ICD-10 Diagnosis Code Q93.5

Other deletions of part of a chromosome

Diagnosis Code Q93.5

ICD-10: Q93.5
Short Description: Other deletions of part of a chromosome
Long Description: Other deletions of part of a chromosome
This is the 2017 version of the ICD-10-CM diagnosis code Q93.5

Valid for Submission
The code Q93.5 is valid for submission for HIPAA-covered transactions.

Code Classification
  • Congenital malformations, deformations and chromosomal abnormalities (Q00-Q99)
    • Chromosomal abnormalities, not elsewhere classified (Q90-Q99)
      • Monosomies and deletions from the autosomes, NEC (Q93)

Information for Medical Professionals

Convert to ICD-9 Additional informationCallout TooltipGeneral Equivalence Map
The ICD-10 and ICD-9 GEMs are used to facilitate linking between the diagnosis codes in ICD-9-CM and the new ICD-10-CM code set. The GEMs are the raw material from which providers, health information vendors and payers can derive specific applied mappings to meet their needs.

Present on Admission (POA) Additional informationCallout TooltipPresent on Admission
The Present on Admission (POA) indicator is used for diagnosis codes included in claims involving inpatient admissions to general acute care hospitals. POA indicators must be reported to CMS on each claim to facilitate the grouping of diagnoses codes into the proper Diagnostic Related Groups (DRG). CMS publishes a listing of specific diagnosis codes that are exempt from the POA reporting requirement.

The code Q93.5 is exempt from POA reporting.

  • 10p partial monosomy syndrome
  • 11p partial monosomy syndrome
  • 12p partial monosomy syndrome
  • 18-p syndrome with associated immunodeficiency
  • 21q partial monosomy syndrome
  • 22q partial monosomy syndrome
  • 22q13.3 deletion syndrome
  • 7q partial monosomy syndrome
  • 8p partial monosomy syndrome
  • 8q partial monosomy syndrome
  • 9p partial monosomy syndrome
  • 9q partial monosomy syndrome
  • 9q22.3 deletion syndrome
  • Angelman syndrome
  • Anomaly of chromosome pair 10
  • Anomaly of chromosome pair 11
  • Anomaly of chromosome pair 12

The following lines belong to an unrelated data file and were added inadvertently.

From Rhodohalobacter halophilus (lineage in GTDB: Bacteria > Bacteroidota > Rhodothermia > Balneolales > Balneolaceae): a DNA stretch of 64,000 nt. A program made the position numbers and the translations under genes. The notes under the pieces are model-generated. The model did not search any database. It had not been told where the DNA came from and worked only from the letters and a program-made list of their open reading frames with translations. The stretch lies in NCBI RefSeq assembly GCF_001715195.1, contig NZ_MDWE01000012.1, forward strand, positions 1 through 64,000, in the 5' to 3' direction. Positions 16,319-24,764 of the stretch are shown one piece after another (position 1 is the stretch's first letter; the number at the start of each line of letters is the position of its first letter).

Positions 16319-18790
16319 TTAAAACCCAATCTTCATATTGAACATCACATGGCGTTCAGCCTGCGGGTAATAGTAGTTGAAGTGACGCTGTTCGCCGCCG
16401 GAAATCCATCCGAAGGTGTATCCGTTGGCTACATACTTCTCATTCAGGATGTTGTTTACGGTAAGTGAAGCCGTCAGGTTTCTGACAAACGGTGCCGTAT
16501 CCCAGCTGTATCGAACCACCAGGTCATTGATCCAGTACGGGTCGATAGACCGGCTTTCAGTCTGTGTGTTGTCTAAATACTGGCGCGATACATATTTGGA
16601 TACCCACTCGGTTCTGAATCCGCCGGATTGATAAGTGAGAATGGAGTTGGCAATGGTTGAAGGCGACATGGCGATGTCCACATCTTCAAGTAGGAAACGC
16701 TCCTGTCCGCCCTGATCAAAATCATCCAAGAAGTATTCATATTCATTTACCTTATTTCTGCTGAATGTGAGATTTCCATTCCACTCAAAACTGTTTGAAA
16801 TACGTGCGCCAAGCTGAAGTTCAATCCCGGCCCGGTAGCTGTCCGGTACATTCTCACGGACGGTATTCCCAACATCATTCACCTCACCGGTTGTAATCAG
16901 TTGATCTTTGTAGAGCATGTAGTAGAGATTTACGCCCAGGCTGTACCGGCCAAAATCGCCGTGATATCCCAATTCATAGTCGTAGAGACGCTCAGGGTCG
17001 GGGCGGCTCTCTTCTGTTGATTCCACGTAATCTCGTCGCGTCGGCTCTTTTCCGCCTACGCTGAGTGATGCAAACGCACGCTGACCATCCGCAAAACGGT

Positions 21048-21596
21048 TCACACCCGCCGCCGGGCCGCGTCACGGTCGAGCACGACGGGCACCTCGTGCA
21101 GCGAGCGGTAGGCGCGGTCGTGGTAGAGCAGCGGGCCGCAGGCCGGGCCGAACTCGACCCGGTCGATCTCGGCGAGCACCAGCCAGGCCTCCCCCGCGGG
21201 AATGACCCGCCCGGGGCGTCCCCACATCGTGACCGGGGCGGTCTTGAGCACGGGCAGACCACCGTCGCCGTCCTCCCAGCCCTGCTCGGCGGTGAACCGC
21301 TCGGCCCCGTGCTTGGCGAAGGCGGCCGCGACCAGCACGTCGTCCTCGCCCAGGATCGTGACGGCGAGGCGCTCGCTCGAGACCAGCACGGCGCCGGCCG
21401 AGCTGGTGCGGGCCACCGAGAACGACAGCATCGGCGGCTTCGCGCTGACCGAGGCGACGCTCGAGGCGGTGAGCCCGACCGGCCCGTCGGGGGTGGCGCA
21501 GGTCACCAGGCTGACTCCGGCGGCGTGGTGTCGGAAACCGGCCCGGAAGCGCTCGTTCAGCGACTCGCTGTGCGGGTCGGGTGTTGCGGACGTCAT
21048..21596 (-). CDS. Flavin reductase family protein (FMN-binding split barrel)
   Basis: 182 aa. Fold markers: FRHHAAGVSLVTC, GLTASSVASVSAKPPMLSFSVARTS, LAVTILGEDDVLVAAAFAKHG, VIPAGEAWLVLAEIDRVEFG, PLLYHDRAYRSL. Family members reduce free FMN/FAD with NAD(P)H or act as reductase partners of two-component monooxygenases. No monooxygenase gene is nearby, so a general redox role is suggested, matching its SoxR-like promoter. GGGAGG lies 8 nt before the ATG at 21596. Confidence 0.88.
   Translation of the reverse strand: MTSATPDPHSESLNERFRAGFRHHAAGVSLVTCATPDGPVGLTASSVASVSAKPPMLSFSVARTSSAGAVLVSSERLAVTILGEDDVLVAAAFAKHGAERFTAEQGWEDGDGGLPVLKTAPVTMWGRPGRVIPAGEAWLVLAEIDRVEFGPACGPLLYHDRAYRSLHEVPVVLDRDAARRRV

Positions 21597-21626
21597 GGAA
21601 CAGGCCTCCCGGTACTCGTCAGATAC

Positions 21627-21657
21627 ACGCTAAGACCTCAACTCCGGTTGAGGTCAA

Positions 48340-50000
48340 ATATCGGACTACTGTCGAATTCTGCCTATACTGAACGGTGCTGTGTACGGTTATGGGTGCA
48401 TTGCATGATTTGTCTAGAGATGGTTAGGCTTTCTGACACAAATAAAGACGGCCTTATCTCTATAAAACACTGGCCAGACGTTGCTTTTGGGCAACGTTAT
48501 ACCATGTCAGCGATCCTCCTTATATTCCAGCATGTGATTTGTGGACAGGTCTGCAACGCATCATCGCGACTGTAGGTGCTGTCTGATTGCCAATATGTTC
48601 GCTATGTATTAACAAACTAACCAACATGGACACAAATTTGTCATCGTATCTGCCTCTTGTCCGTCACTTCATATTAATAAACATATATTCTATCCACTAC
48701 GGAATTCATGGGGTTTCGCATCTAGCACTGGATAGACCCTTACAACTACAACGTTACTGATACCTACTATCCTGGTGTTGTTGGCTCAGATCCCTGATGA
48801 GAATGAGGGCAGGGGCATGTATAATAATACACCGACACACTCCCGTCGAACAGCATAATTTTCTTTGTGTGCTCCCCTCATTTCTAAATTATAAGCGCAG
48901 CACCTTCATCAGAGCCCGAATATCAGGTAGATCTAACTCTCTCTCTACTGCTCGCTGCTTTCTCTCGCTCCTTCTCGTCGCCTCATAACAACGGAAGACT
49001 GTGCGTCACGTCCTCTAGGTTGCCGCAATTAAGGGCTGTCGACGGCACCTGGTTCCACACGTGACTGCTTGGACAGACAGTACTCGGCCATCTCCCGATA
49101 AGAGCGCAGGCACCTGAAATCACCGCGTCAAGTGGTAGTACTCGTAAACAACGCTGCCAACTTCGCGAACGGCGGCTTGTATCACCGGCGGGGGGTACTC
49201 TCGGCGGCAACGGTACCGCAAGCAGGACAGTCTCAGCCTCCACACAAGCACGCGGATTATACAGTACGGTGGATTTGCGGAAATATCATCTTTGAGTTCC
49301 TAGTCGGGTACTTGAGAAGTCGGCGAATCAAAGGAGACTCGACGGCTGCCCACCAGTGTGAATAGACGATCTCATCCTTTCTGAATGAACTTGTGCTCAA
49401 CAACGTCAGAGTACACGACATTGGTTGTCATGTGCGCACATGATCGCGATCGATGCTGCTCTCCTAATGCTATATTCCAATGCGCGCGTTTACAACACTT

• Anomaly of chromosome pair 15
  • Anomaly of chromosome pair 16
  • Anomaly of chromosome pair 2
  • Anomaly of chromosome pair 22
  • Anomaly of chromosome pair 22
  • Anomaly of chromosome pair 7
  • Anomaly of chromosome pair 8
  • Anomaly of chromosome pair 8
  • Anomaly of chromosome pair 9
  • Anomaly of chromosome pair 9
  • Chromosome 11p11.2 deletion syndrome
  • Chromosome 16p11.2 deletion syndrome
  • Chromosome 2q37 deletion syndrome
  • Congenital aniridia
  • Deletion of long arm of chromosome 13
  • Deletion of part of autosome
  • Immunodeficiency associated with chromosomal abnormality
  • Malignant tumor of kidney parenchyma
  • Nephroblastoma

Index of Diseases and Injuries
References found for the code Q93.5 in the Index of Diseases and Injuries:

Information for Patients

Genetic Disorders

Genes are the building blocks of heredity. They are passed from parent to child. They hold DNA, the instructions for making proteins. Proteins do most of the work in cells. They move molecules from one place to another, build structures, break down toxins, and do many other maintenance jobs.

Sometimes there is a mutation, a change in a gene or genes. The mutation changes the gene's instructions for making a protein, so the protein does not work properly or is missing entirely. This can cause a medical condition called a genetic disorder.

You can inherit a gene mutation from one or both parents. A mutation can also happen during your lifetime.

There are three types of genetic disorders:

  • Single-gene disorders, where a mutation affects one gene. Sickle cell anemia is an example.
  • Chromosomal disorders, where chromosomes (or parts of chromosomes) are missing or changed. Chromosomes are the structures that hold our genes. Down syndrome is a chromosomal disorder.
  • Complex disorders, where there are mutations in two or more genes. Often your lifestyle and environment also play a role. Colon cancer is an example.

Genetic tests on blood and other tissue can identify genetic disorders.

NIH: National Library of Medicine

  • Genetics

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